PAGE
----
IIP growth dips to eight-month low of 3.2% in Oct as manufacturing drags | Business Standard News

Clipped from: https://www.business-standard.com/article/economy-policy/iip-growth-dips-to-eight-month-low-of-3-2-in-oct-as-manufacturing-drags-121121001096_1.html

The index had risen 4.5 per cent in October last year against 1 per cent in the previous month

indian economyWithin manufacturing, motor vehicles, trailers, and semi-trailers continued to show a decline in production

Growth in industrial production came down to an eight-month low of 3.2 per cent in October, with capital goods and automobiles applying brakes in the biggest segment — manufacturing — despite it being a festival month.

The rate was 3.3 per cent in the previous month.

The base normalising after output rose following relaxations in Covid-induced lockdown last year also came in the way of growth in the index of industrial production (IIP). The index had risen 4.5 per cent in October last year against 1 per cent in the previous month.

However, comparing output growth is tricky because the rate was revised from 3.1 per cent to 3.3 per cent in September. If one compares provisional estimates to provisional estimates, IIP growth would be marginally higher in October than in September.

The data does not give hopes of any broad-based recovery after the economy grew 8.4 per cent in the second quarter this fiscal year even as industrial production was up by a hefty 7.8 per cent in October over the corresponding month of the pre-Covid year of 2019.

Industrial production grew 20 per cent in the first seven months of FY22 against a 17.3 per cent contraction in the corresponding months of the previous year. Growth represented a hefty expansion seen in the first quarter owing to the low base of the previous year.

November may see even further subdued activities as displayed by e-way bills generated. Their generation fell to 61.15 million in November from 74.5 million in October. This may mean slow growth in industrial activities in the first two months of the third quarter of FY22, and this may drag down GDP growth in the third quarter.

The Reserve Bank of India’s monetary policy committee (MPC) has revised downward GDP growth to 6.6 per cent in the quarter compared to its earlier calculation of 6.8 per cent.


It should, however, be noted that it is value added in industrial sales that is taken in GDP and not physical volumes of factory production as depicted by the IIP.

It was mainly mining that revived after disruption caused by late rain in September and electricity generation that pushed up industrial growth, while manufacturing pulled it down in October. (See chart.)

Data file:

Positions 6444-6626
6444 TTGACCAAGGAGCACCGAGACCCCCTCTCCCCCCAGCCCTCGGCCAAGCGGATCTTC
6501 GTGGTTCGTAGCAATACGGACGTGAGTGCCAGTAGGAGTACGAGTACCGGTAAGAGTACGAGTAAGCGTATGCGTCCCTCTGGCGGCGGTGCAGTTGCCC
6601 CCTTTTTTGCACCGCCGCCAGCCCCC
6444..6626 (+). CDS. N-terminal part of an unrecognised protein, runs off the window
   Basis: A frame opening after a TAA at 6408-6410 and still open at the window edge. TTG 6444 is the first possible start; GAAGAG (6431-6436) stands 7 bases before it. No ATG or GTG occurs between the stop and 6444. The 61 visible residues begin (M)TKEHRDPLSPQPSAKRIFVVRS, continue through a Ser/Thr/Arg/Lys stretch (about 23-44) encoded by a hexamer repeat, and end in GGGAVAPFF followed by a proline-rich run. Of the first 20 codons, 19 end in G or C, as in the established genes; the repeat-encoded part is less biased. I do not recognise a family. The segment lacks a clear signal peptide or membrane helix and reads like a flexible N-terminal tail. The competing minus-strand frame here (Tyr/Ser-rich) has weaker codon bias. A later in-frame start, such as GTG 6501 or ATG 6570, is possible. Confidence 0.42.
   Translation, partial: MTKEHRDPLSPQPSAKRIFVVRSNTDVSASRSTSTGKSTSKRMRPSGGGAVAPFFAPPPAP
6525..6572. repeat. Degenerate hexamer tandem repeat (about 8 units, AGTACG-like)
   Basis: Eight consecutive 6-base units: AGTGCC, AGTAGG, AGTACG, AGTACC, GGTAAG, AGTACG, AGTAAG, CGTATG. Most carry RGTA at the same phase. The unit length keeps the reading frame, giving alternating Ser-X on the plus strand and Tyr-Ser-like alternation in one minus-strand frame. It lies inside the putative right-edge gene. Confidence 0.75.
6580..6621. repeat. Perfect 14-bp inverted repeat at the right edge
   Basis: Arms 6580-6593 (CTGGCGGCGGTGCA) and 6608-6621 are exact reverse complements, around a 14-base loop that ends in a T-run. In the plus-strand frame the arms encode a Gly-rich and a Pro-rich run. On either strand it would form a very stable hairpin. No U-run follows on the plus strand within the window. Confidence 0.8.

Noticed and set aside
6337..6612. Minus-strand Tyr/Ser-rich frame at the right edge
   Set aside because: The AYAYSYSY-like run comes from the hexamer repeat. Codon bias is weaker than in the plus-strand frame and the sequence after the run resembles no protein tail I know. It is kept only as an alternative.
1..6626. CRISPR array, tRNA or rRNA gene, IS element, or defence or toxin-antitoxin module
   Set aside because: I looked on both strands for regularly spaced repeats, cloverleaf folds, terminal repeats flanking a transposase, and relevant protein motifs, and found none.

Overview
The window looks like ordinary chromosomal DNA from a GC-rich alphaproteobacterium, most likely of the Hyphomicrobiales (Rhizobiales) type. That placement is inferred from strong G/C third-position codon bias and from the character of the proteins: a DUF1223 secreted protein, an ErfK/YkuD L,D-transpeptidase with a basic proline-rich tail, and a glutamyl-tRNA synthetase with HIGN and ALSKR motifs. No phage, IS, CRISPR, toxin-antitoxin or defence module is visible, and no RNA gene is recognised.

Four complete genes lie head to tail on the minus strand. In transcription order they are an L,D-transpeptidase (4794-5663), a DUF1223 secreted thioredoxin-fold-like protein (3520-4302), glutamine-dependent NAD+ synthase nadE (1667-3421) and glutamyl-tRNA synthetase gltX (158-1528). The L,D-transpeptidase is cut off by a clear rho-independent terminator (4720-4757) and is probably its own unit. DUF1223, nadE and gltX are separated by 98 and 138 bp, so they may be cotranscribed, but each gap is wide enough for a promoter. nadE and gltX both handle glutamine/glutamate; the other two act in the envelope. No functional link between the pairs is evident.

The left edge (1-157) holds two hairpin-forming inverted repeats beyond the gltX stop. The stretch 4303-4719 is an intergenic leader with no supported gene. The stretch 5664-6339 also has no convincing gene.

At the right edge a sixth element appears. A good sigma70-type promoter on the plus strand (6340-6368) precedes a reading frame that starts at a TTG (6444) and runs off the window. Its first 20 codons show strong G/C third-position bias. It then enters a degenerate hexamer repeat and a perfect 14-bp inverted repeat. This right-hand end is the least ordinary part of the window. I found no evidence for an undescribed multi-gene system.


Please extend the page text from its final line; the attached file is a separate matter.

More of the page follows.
Within manufacturing, motor vehicles, trailers, and semi-trailers continued to show a decline in production. The segment contracted 12.6 per cent in October, higher than the 9 per cent fall in the previous month. The manufacturing of other transport equipment declined 15.6 per cent in October, albeit lower than the 18.5 per cent in September.

“Industrial growth printed at stable yet tepid numbers in October, with the festive season boost being negated by supply-side issues and a higher base,” ICRA Chief Economist Aditi Nayar said.

Capital and consumer goods, especially durables ones, did not present any optimistic picture for the industrial sector.

While capital goods output declined 1.1 per cent in October from 2.4 per cent growth in September, consumer durables continued to contract at a higher rate of 6.1 per cent from 1.9 per cent over this period. Fast-moving consumer goods also did not portray any rosy picture with output rising by just 0.5 per cent in October from 0.2 per cent in the previous month.

“The disaggregated data does not provide convincing signals of the recovery becoming durable and broad-basing,” Nayar said.

A contraction in capital goods may come in the way of further activities in factory production.

India Ratings Chief Economist Devendra Pant said weak consumption and investment trends implied that the government had to do the heavy lifting to take the economy out of sluggish growth.

Barclays India Chief Economist Rahul Bajoria pinned hope on higher government spending, especially capital expenditure.

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